Mr. Matsunaga: I always welcome the free expression of opinion by any journalist.

    Q: Thank you very much.

    Q: After yesterday's address by Foreign Minister Kawaguchi, I understand that the Chinese Government issued another statement on this?

    Mr. Matsunaga: Yes, from the Chinese Embassy.

    Q: And the opinions of the two sides are not the same. The most important thing is how to rescue the child and its family. I heard that the South Korean Government is willing to accept the refugees from China. What do you think about this, and when can we expect such a resolution?

    Mr. Matsunaga: At this stage we are asking the Chinese Government to hand over the five people to us. We will do our utmost to resolve the situation. In any case, we feel that it is necessary to satisfy human rights requirements. But at this phase, because we are requesting the Chinese side to hand over the five people, I had better refrain from answering your question.

    Related Information (Japan-China Relations)
  3. Question concerning North Korean refugees

    Q: Do you have any North Korean refugees in Japan?

    Mr. Matsunaga: Whether there are any North Korean refugees in Japan right now, I do not have an answer, but I can ask the relevant division.

    Related Information (Japan-North Korea Relations)
  4. Question regarding Japan's policy toward refugees

    Q: How about the general policy of Japan regarding accepting refugees?

    Mr. Matsunaga: The general policy of Japan is to make a judgment on a case-by-case basis considering a humanitarian standpoint and other factors.

  5. Questions on Palestinians seeking asylum

    Q: There were some Palestinian people who were forced by the Israeli Government to leave their own land, and now they are reportedly in Cyprus, and nobody seems to be accepting them. Is Japan willing to accept those people, since Japan is a leader in helping the Palestinians, and since it is concerned about not letting the police of another Government prevent some people from seeking asylum? Would Japan extend the same sympathy toward those Palestinians?

    Mr. Matsunaga: We have repeatedly expressed our sympathies toward the victims of violence on both sides, the Palestinian side and the Israeli side. As I said earlier, our policy on asylum seeking is judged on a case-by-case basis, so I should refrain from answering any hypothetical questions.

    Q: I am asking if, in this case, you think it would be acceptable for the Japanese Government to invite those Palestinians to Japan?

    Mr. Matsunaga: You are still asking me a hypothetical question.

    Q: No, I am asking you a policy question.

    Mr. Matsunaga: A policy question: As I said, our position on how to deal with asylum-seeking cases is dealt with on a case-by-case basis, so when an actual case arises, we will make a judgment on a case-by-case basis.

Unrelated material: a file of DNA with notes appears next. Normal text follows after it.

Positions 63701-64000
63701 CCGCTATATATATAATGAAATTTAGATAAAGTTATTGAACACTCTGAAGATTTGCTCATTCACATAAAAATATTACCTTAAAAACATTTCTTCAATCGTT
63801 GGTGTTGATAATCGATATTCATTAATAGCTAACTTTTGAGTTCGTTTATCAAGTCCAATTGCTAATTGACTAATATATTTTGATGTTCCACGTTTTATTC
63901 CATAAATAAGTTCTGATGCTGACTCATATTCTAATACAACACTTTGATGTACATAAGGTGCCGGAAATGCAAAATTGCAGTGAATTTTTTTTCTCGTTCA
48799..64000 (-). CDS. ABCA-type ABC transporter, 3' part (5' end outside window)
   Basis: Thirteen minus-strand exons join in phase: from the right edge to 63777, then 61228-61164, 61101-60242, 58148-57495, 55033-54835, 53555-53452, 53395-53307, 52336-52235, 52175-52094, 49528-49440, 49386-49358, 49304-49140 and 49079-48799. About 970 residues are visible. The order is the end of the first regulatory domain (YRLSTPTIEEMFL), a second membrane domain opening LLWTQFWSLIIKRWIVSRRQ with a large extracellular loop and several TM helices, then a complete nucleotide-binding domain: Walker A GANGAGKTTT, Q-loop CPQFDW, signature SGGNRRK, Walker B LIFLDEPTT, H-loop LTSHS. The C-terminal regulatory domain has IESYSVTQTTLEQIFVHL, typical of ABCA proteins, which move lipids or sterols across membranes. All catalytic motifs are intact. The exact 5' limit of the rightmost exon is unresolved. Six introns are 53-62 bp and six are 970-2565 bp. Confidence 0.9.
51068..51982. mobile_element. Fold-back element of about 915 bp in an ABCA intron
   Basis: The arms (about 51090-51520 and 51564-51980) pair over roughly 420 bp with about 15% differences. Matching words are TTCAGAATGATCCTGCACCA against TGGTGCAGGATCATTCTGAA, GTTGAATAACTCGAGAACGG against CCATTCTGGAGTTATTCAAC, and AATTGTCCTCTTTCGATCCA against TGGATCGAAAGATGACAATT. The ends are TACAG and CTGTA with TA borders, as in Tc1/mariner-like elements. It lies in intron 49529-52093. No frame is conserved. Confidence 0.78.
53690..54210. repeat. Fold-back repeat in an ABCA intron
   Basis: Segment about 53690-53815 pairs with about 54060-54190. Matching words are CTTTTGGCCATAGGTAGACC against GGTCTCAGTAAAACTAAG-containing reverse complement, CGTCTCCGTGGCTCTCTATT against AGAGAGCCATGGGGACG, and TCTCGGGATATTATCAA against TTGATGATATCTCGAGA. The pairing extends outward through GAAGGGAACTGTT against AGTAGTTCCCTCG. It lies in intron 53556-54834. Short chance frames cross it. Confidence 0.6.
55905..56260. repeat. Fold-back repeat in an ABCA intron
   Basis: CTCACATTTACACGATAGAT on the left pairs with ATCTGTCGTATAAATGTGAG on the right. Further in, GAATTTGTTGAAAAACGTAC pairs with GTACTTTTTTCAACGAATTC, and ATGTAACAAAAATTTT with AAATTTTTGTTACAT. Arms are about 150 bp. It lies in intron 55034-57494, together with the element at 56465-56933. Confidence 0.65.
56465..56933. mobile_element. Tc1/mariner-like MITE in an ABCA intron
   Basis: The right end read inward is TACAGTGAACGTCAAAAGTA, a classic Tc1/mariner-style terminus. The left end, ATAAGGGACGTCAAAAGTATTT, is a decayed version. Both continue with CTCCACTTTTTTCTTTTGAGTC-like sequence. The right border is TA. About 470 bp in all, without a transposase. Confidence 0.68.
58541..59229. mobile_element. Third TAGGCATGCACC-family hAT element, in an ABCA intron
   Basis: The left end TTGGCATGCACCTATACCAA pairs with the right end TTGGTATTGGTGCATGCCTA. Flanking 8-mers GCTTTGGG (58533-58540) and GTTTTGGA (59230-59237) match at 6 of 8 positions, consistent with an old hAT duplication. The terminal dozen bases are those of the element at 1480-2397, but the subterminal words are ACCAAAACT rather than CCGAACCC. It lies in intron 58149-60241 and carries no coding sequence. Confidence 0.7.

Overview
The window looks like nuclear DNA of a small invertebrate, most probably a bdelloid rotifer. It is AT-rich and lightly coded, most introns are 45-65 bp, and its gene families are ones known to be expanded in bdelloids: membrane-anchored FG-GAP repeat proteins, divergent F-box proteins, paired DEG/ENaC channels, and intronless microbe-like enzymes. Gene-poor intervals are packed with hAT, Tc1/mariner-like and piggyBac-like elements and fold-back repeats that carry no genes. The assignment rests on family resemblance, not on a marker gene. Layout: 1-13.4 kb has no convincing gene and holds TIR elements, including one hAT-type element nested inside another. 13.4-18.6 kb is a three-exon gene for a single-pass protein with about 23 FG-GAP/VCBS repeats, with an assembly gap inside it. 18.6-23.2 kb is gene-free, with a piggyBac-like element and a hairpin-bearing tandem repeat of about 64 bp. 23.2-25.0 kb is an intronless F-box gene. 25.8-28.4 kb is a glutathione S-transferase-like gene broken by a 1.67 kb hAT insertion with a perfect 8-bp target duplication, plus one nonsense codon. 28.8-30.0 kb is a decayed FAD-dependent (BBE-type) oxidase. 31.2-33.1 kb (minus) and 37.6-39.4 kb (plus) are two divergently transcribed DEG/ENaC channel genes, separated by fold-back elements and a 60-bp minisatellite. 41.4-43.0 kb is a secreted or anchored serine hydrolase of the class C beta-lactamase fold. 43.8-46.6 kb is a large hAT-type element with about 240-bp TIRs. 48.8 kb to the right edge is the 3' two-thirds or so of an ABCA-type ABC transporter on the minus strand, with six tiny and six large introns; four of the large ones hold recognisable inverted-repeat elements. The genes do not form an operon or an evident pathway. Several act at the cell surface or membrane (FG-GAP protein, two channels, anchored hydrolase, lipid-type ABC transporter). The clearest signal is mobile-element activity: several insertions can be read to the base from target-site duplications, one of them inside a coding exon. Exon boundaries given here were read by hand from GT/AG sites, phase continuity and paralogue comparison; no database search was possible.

Q: This case is already arising.

    Mr. Matsunaga: Are they seeking asylum in Japan?

    Q: They are seeking asylum anywhere because nobody is accepting them, so might Japan extend an invitation?

    Mr. Matsunaga: I am not familiar with the situation, nor do I know in which particular countries they are seeking asylum, so I am not fully equipped with information to answer your question properly.

    Related Information (Japan-Palestinian Authorities Relations)
  6. Question concerning the Likud decision on a Palestinian state

    Q: Yesterday there was an announcement from Israel about refusing a Palestinian state. I think the Japanese position was announced already, in support of a Palestinian state. So, the ruling party in Israel now refusing state, and you are in the situation of supporting a Palestinian state. What do you think of this announcement, which has been published all over the world? It is against peace and it is against a Palestinian state. What do you think?

    Mr. Matsunaga: We already expressed hope that the proposal of Crown Prince Abdullah bin Abdul Aziz of the Kingdom of Saudi Arabia may provide a new important step to advance the Middle East Peace Process. Therefore, our position remains the same. Although, I would add that this is something I have heard for the first time, as I did not follow that news too closely.

    Related Information (Japan-Palestinian Authorities Relations)
  7. Question with regard to an agreement on arms control between the United States of America and the Russian Federation

    Q: Yesterday, I think, the United States and Russia reached a decision on the reduction of their arsenals of weapons of mass destruction. What is Japan's reaction?

    Mr. Matsunaga: We think highly of the agreement, and we welcome the agreement. The agreement is a great step forward to nuclear arms reduction, and it will ensure strategic stability between the United States and the Russian Federation through the form of a treaty. US-Russia relations will enter a new, further improved phase, therefore, we highly appreciate the announcement and welcome the development.

    Related Information (Japan-The United States Relations)
    Related Information (Japan-Russia Relations)